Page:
Elephants in the Tourism Industry


Taking an Elephant Ride or having a Temple Elephant “bless” you may seem exotic, but in reality it’s just plain cruel.  

Having a big elephant carry a relatively small human on her back, or watching a majestic bull marching in religious festivities  may not seem debilitating, but the life endured by elephants used in tourism is one filled with abject cruelty and hidden brutality.  Stolen from their families, often confined without free access to food, water and rest, and forced  to undergo sustained and systematic abuse, trekking and temple elephants live painful, shortened lives and are just a suffering shell of what they used to be.

What elephants endure behind the scenes to submit to the demands of the Tourist Industry is something you’ll never, ever forget if forced to see it, and simply does not need to happen.The real battle here is awareness, for if people knew what it takes for the world’s largest land animal to be submissive to humans, we would never, ever ask for it.


Breaking Their Spirit: Inside The Crush

As long as it takes, until the baby either complies or dies, the young elephant will endure repeated beatings, stabbings, and starvation, all while being shackled and bound inside a small crate, without water,  rest, or any medical help.  If the baby survives this brutality, and many don’t, the broken little elephant will spend  her entire life a slave to the tourist industry, worked until death inside trekking camps, circus shows, religious festivals, and tightly confined in temples.


The true story of what happens before your innocent-seeming ride is hard to believe.  If you do need to see it to believe it, this is the common method of breaking an elephant’s spirit.  Please note that although this video doesn’t come close to showing the ongoing abuse elephants used for tourism endure, is still contains graphic content.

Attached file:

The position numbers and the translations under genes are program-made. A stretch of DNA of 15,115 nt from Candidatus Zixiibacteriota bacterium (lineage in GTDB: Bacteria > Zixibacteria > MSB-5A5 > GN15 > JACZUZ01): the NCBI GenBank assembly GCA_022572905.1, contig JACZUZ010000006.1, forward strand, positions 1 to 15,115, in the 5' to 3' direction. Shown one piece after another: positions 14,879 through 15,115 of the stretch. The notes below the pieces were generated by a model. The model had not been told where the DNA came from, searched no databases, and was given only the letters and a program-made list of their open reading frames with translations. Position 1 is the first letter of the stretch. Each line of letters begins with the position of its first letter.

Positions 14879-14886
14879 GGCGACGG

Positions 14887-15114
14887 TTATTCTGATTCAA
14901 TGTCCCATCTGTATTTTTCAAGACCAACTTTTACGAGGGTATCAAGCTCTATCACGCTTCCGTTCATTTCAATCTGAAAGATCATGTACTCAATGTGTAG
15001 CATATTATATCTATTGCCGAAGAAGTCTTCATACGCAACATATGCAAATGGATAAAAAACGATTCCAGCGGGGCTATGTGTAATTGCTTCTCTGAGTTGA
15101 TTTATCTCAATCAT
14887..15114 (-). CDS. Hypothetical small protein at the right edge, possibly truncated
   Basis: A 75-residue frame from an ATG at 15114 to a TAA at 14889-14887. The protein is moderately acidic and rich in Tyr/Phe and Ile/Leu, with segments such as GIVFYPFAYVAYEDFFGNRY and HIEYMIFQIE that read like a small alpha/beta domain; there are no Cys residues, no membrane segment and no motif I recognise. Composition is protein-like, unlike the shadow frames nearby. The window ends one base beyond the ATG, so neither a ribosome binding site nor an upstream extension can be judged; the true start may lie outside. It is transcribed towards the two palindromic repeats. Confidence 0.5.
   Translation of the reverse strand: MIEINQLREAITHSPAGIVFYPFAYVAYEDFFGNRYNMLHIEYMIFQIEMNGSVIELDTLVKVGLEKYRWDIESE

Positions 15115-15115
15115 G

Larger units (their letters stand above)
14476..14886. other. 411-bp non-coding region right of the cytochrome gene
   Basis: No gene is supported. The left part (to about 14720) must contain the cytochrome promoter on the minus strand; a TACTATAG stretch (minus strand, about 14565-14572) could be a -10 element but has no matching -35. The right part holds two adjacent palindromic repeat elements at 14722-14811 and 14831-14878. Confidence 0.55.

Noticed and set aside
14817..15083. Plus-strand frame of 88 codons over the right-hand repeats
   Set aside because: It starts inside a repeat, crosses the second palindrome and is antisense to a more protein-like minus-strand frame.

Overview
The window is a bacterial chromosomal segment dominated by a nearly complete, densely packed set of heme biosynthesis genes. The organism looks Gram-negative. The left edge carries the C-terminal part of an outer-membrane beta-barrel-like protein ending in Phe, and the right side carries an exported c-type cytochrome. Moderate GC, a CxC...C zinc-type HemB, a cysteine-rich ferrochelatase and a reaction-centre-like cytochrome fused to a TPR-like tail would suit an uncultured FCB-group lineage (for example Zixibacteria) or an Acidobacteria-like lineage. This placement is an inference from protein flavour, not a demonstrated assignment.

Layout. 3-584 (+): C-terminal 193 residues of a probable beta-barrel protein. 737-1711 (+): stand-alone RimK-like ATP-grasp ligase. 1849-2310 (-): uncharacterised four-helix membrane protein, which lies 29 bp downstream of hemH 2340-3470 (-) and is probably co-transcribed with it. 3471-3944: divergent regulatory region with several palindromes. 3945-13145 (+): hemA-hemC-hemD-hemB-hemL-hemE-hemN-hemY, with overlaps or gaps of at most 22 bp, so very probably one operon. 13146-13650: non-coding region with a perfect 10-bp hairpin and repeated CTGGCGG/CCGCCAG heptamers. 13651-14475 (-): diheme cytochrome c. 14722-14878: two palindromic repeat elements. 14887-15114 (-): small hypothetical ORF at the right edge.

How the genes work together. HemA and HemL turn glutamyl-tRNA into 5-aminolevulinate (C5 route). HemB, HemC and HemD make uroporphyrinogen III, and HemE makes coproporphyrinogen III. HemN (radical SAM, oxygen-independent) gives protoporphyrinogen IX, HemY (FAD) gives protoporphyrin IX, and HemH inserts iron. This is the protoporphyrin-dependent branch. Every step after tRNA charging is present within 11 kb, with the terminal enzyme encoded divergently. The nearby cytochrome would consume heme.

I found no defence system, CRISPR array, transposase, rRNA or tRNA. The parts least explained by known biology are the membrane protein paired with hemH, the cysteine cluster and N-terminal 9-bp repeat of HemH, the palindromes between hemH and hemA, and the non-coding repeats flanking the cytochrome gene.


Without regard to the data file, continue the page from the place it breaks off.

HUMANE TOURISM EDUCATION

In mid-January 2017 I was spreading our Humane Tourism campaign for travelers and our Elephant Love Project for children throughout Cambodia.  One afternoon I was working in a small Khmer cafe in the southern part of the country when a broken and battered elephant pulls up, a wave of emotions overtaking me in no time flat.  I followed the elephant and mahout throughout the town, educating and engaging the tourists and locals alike the best I could to the reality of what they were seeing.  It was shaky ground to communicate in a foreign language to locals and especially encouraging the tourists to look past the exoticism of what they were seeing and peer in to the probable lives of both the elephant in captivity and the rider in poverty.

It’s easy to be paralyzed in depression when you see yet another animal’s wounds, to throw harsh words upon locals when you observe them pass their babies under the elephant’s belly in their belief in its’ blessing, and to explode in outrage when you witness tourists paying to take a selfie without seeing what damage their actions perpetuate .

And yet it is consistent education for tourists and locals alike, along with generating sustainable options for the elephants already in captivity, that can break the cruel cycle trapping elephants in tourism and temples. 

The work takes far more patience than what comes naturally. Habits and hearts are slow to change, true sanctuaries take time to build, and reforesting elephant habitat or helping elevate rural elephant “owners” up from poverty is usually not what people want to do when they say they want to volunteer to help elephants.